The sun is a great time-keeper.

No cell phone means no clock which means no alarm clock. I learned a little trick: use the sun! My bed was right next to the window, with a direct view of the sunrise every day. My first morning waking up at camp, I noticed the sun was rising just below the trees in the distance.

I got up and checked the time on the wall – 6:00am. When the sun moved above the trees, it was 6:30am. That’s all I needed to know. Every day, my body woke itself up and I knew what time it was by looking at the sun and the trees. That helped me figure out approximately what time it was all day. Of course, that one rainy day was a little difficult…

Strong teamwork produces strong results.

One afternoon, we decided to skip the beach and check out the rowboats on a nearby pond. I ended up in a boat with one other counselor and a few girls. I had one oar, and campers took turns using the other oar. I have a little experience rowing, but the girls didn’t. Needless to say, when one person is rowing strong and other is still trying to figure out which way to go, the boat goes around in circles. It wasn’t until the other counselor and I both rowed together that we were able to steer it well.

Sometimes the team falls through and you have to pedal ahead by yourself.

After the rowboats, I got into a paddle boat with three campers. After we had pedaled halfway across the pond, one of the girls decided she wanted to go back to shore. This resulted in all four of us pedaling hard in different directions and the boat moving nowhere. They all gave up and left me to pedal the boat by myself. I had no choice but to pedal on. My legs were sore for days.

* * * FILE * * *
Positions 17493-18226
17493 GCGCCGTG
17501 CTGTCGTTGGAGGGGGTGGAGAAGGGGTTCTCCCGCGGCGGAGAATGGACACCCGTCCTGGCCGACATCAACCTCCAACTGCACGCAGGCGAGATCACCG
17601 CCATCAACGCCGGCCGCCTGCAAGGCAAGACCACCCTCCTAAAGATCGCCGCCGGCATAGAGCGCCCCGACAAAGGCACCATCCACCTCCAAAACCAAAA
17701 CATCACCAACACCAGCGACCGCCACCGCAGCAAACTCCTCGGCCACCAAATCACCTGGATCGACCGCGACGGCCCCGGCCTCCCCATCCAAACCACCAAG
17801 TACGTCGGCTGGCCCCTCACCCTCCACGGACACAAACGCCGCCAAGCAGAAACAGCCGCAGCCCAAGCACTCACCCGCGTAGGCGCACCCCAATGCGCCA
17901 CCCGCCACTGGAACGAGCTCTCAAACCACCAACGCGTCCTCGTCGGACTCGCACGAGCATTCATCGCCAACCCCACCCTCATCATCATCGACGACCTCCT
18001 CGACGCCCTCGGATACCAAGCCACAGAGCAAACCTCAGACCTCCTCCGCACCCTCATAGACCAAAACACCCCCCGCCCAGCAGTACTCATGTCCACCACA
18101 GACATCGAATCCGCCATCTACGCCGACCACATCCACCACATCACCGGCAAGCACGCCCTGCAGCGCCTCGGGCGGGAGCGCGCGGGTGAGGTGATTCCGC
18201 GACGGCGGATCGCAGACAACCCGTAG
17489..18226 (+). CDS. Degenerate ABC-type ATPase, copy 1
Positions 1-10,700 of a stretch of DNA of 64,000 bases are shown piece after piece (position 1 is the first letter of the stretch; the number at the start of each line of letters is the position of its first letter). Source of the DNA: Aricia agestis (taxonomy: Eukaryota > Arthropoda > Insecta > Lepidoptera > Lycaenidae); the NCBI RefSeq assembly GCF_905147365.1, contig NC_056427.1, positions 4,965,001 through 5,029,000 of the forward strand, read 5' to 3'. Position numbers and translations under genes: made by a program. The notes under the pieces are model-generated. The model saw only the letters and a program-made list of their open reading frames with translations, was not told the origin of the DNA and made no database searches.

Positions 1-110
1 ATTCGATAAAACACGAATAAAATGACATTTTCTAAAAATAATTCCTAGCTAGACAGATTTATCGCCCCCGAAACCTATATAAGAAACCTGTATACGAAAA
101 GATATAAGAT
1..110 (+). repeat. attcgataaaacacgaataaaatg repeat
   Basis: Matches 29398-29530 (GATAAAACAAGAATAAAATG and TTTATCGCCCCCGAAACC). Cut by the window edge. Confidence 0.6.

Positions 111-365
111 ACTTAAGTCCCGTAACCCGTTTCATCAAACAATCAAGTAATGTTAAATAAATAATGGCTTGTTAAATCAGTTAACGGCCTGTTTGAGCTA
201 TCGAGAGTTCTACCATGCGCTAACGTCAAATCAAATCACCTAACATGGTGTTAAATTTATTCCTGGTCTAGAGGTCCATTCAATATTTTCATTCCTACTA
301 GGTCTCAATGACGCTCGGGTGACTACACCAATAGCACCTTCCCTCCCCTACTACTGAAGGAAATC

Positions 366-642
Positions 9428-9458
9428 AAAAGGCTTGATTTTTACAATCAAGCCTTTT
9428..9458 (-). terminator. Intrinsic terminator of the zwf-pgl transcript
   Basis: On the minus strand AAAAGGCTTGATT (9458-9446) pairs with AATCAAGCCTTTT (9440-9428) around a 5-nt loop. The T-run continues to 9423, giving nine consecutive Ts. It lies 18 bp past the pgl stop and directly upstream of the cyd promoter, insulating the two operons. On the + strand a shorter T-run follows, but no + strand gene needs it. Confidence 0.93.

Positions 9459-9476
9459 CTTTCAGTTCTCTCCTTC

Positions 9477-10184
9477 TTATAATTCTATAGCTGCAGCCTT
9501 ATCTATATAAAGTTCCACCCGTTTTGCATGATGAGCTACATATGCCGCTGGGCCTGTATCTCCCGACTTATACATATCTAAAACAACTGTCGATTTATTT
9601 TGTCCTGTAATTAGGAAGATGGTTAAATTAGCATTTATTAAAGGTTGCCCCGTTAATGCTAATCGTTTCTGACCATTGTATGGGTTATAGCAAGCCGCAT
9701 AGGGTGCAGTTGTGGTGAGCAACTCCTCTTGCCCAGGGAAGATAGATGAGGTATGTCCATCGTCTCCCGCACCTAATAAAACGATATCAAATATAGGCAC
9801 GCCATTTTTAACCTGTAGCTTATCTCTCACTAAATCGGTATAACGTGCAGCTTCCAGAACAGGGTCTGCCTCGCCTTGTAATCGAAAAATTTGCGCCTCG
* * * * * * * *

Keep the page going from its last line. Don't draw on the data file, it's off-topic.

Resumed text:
First impressions are never correct.

The first day of camp was met with lots of expectations, shyness, and nervousness. By the end of the week, it all melted away as people grew together, opened up to one another, and connected with each other.

The one you are matched up with isn’t necessarily your true match.

Originally, I had two campers assigned to me. We were matched based on personalities and interests. When a fellow counselor’s sole camper didn’t show up to camp, I gave her one of mine. As fate would have it, the sole camper I had ignored me most of the time except to ask permission to go do something (and she always could). The camper I gave away, for lack of a better term, ended up being the one that attached herself to me all week.